The Australian government is planning to outlaw amyl nitrite next month, after the Therapeutic Goods Administration (TGA) backed a proposal to ban the popular sex drug.
Even though poppers (as the popular inhalant is affectionately called in the LGBTQI and outdoor party scenes) aren’t harmful when ingested in moderation by people without pre-existing medical conditions, the new proposal seeks to place the non-addictive drug onto Schedule 9 of the Poisons Standard – the same category as heroin and cocaine.
The recreational inhalant has two key effects on those who ingest it: It delivers a short-lived euphoric head-rush, and it relaxes smooth muscles in the throat and anus.
Selling amyl nitrite for recreational us is already illegal in Australia, but many adult stores keep the drug behind the counter, labelling it “video head cleaner”, “leather cleaner”, “room odorisor” or “nail polish remover” and only selling to those who specifically request it.
Short-term negative side effects of amyl nitrite use can include headaches, dizziness, and erectile dysfunction. No known serious long-term side effects occur when the drug is used in moderation by healthy people.
Those with pre-existing medical conditions like glaucoma, heart or circulation issues, or low blood pressure are advised against using the drug. Amyl nitrite should not be taken in conjunction with prescription drugs like Viagra, as rapid drop in blood pressure which can trigger a stroke may result.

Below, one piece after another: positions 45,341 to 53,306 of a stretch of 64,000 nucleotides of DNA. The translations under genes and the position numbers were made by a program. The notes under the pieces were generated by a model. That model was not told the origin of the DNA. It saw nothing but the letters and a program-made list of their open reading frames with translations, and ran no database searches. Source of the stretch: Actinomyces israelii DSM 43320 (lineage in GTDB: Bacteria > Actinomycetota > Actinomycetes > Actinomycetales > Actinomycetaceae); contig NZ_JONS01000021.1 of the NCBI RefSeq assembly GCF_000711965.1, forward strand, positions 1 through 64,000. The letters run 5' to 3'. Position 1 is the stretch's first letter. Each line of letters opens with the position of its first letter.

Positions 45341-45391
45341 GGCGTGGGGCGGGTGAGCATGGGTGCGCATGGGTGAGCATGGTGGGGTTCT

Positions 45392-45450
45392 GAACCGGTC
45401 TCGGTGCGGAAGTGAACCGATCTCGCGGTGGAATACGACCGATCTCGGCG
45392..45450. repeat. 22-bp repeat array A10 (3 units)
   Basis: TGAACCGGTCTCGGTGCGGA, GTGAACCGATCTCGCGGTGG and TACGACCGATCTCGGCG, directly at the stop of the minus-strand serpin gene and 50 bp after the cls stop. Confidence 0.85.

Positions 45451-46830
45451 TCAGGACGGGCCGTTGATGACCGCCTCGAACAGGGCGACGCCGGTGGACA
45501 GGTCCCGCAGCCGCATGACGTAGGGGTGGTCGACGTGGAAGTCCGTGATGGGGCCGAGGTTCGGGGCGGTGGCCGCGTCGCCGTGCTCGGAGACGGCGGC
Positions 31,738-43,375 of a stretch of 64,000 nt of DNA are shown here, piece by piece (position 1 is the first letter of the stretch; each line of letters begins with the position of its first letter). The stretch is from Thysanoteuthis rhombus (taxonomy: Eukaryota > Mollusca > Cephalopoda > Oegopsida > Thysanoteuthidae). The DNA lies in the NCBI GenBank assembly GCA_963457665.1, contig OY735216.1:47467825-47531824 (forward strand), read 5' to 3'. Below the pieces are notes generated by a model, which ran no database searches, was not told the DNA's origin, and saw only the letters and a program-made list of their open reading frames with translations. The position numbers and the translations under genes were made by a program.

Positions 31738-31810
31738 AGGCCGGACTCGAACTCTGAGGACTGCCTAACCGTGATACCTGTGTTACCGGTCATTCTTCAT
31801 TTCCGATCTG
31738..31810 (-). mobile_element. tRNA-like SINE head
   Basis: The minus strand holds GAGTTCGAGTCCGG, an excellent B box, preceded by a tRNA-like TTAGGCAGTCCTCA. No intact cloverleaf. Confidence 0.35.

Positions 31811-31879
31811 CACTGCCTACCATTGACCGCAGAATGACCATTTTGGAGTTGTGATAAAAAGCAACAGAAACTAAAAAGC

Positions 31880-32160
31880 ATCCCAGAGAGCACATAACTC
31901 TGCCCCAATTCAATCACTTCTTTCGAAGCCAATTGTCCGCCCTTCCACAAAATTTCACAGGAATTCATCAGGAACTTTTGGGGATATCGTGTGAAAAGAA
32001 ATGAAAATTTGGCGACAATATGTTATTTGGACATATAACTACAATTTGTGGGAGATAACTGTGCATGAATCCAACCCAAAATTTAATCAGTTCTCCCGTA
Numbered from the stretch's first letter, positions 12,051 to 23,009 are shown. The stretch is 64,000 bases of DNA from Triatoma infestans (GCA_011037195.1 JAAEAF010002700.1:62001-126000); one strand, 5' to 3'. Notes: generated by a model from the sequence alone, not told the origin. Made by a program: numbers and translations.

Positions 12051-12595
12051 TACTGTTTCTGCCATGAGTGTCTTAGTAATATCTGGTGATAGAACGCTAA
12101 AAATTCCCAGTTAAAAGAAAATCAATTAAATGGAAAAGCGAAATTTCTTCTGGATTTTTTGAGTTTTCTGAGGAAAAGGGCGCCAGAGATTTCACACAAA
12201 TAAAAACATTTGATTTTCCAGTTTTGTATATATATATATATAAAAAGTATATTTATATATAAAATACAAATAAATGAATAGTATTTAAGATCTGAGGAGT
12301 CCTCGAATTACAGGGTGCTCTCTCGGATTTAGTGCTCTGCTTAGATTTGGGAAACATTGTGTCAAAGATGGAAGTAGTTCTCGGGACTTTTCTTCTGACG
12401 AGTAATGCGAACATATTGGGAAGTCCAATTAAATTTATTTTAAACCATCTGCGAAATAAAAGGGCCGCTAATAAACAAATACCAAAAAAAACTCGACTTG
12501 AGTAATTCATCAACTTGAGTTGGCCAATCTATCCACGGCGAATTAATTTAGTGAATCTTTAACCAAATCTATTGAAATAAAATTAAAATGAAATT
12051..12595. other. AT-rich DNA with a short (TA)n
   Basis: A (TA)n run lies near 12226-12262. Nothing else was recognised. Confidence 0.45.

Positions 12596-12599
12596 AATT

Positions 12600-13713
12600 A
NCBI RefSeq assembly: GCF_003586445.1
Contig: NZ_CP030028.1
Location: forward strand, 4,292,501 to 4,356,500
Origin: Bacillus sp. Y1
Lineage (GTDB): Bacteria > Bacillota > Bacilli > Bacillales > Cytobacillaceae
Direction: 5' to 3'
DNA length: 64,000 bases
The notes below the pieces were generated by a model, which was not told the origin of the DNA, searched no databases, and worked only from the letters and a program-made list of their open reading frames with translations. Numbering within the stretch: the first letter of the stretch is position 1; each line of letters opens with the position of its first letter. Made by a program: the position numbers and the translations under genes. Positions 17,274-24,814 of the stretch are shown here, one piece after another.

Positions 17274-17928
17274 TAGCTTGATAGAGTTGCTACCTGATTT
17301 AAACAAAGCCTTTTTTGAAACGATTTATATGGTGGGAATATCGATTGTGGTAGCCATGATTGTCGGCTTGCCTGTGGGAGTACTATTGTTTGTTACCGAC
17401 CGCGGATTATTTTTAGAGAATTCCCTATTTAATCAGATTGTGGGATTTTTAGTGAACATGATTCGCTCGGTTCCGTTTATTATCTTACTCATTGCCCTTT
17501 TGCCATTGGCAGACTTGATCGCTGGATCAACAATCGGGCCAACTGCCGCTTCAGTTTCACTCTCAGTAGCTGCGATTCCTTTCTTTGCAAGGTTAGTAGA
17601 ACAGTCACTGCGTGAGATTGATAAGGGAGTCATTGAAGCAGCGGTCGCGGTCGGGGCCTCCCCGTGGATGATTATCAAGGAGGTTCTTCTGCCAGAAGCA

Maculopathy (visual impairment) has been experienced by some European users, but this has been attributed to increased use of isopropyl nitrite at UK music festivals and clubs after the British government outlawed the use of isobutyl nitrite in 2007.
Other types of poppers are still available for sale in the UK, after a 2016 push to ban all alkyl nitrites failed.
The TGA will decide next month whether to make the ban official. You can submit an online response to the proposal until the 11th of October.